Iran’s largest non-Muslim group has released a 122-page report detailing President Hassan Rouhani’s failed efforts to end religious discrimination in the country. The Bahá’í International Community said Tuesday Rouhani's government has stepped up a "campaign to incite hatred against Bahá’ís" by releasing more than 20,000 pieces of anti-Baha'i propaganda in the Iranian media since he was elected in August 2013.

Since Touhani assumed power at least 151 Bahá’ís have been arrested and at least 388 incidents of economic discrimination have been documented, ranging from threats and intimidation to shop closings. Thousands of Bahá’ís are not allowed to attend universities, the report also said. Iran is home to around 300,000 Bahá’ís.

Instead of keeping its promises to end religious discrimination, Rouhani’s government “has shifted its strategy of oppression, moving away from arrests and imprisonments to more easily obscured measures such as economic and educational exclusion,” the report added.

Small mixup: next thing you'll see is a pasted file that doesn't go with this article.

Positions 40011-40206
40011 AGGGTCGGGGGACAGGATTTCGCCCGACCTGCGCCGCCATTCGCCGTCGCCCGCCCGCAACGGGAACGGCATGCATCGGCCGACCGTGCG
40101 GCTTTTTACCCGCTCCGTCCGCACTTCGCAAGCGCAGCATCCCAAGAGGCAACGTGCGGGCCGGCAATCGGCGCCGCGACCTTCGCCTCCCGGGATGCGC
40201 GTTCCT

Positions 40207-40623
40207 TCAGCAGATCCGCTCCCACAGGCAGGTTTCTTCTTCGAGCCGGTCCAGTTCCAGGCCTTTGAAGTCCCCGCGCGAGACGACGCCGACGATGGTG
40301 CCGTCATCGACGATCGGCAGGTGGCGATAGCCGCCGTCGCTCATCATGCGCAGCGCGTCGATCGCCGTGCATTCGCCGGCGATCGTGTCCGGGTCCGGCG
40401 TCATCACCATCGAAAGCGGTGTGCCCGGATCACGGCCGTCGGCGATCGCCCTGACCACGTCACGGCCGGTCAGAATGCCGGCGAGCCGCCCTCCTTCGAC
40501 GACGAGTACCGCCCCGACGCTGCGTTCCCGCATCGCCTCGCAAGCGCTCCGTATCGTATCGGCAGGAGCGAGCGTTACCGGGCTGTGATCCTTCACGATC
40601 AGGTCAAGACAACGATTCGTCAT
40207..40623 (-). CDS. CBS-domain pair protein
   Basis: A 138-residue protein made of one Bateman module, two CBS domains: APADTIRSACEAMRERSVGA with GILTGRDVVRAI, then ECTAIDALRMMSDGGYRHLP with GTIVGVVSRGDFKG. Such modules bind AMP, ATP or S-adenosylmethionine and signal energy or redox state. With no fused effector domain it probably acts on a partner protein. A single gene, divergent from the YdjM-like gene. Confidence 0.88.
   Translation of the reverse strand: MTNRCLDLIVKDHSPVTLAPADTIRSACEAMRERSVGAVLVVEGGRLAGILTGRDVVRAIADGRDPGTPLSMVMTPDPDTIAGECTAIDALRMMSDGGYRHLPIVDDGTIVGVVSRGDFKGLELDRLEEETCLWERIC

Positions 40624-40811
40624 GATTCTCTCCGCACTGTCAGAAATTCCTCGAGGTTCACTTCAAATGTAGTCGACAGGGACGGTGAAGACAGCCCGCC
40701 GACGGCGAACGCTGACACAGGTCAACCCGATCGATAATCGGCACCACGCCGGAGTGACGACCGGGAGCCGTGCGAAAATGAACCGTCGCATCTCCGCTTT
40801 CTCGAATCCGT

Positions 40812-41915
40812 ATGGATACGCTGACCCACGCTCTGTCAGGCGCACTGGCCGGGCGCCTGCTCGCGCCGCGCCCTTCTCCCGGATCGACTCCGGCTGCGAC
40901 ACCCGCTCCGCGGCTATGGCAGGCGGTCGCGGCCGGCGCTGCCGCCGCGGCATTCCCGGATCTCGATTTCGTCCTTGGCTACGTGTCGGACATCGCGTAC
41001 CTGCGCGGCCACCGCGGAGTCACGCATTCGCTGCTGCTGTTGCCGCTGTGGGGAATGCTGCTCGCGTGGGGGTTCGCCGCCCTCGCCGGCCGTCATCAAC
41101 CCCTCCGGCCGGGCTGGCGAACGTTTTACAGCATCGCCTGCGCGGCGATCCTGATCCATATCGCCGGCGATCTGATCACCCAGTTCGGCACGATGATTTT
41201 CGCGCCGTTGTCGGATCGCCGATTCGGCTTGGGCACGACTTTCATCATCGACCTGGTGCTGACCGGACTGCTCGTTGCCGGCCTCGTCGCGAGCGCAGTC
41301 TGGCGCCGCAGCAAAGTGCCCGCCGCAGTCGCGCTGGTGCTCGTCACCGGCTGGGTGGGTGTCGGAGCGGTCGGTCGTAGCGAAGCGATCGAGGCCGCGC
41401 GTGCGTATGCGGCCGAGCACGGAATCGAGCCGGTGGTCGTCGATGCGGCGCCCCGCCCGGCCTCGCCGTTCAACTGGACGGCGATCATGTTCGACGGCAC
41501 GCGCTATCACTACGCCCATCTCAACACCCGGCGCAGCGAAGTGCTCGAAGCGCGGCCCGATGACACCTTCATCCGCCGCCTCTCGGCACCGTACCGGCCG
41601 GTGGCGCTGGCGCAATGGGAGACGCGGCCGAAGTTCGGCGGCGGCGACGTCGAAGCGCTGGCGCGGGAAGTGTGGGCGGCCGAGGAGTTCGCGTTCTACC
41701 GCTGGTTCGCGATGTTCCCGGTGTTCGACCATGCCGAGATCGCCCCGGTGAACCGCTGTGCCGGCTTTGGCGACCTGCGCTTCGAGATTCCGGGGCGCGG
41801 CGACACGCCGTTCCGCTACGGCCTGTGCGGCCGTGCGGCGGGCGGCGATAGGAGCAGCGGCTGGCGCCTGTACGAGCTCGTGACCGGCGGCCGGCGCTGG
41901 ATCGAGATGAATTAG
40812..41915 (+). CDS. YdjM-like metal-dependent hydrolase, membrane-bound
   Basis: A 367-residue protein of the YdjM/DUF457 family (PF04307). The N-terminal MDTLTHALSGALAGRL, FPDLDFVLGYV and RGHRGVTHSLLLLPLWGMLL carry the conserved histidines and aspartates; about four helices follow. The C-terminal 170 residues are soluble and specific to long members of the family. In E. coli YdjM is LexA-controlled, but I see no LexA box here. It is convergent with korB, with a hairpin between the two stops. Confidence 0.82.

“Taken altogether, what we have seen is an overall shift in tactics by the Iranian government, apparently as part of an attempt to conceal from the international community its ongoing efforts to destroy the Bahá’í community as a viable entity,” Bani Dugal, the Bahá’í chief U.N. representative, said.

Iran has banned the Bahá’í religion, which was founded in 1844 by Persian nobleman Bahá’u’lláh, considered a prophet by followers. Since Iran’s 1979 Islamic revolution, authorities have executed more than 200 Bahá’í leaders. More than 10,000 have been dismissed from government or university jobs, according to a 2015 USCIRF report. In 2008, seven religious leaders were arrested on charges of espionage and “spreading propaganda against the regime,” and sentenced to 20 years in prison.

Iran’s Supreme Leader Ayatollah Ali Khamenei issued a religious edict in 2013 that directed Iranians to avoid Bahá’ís.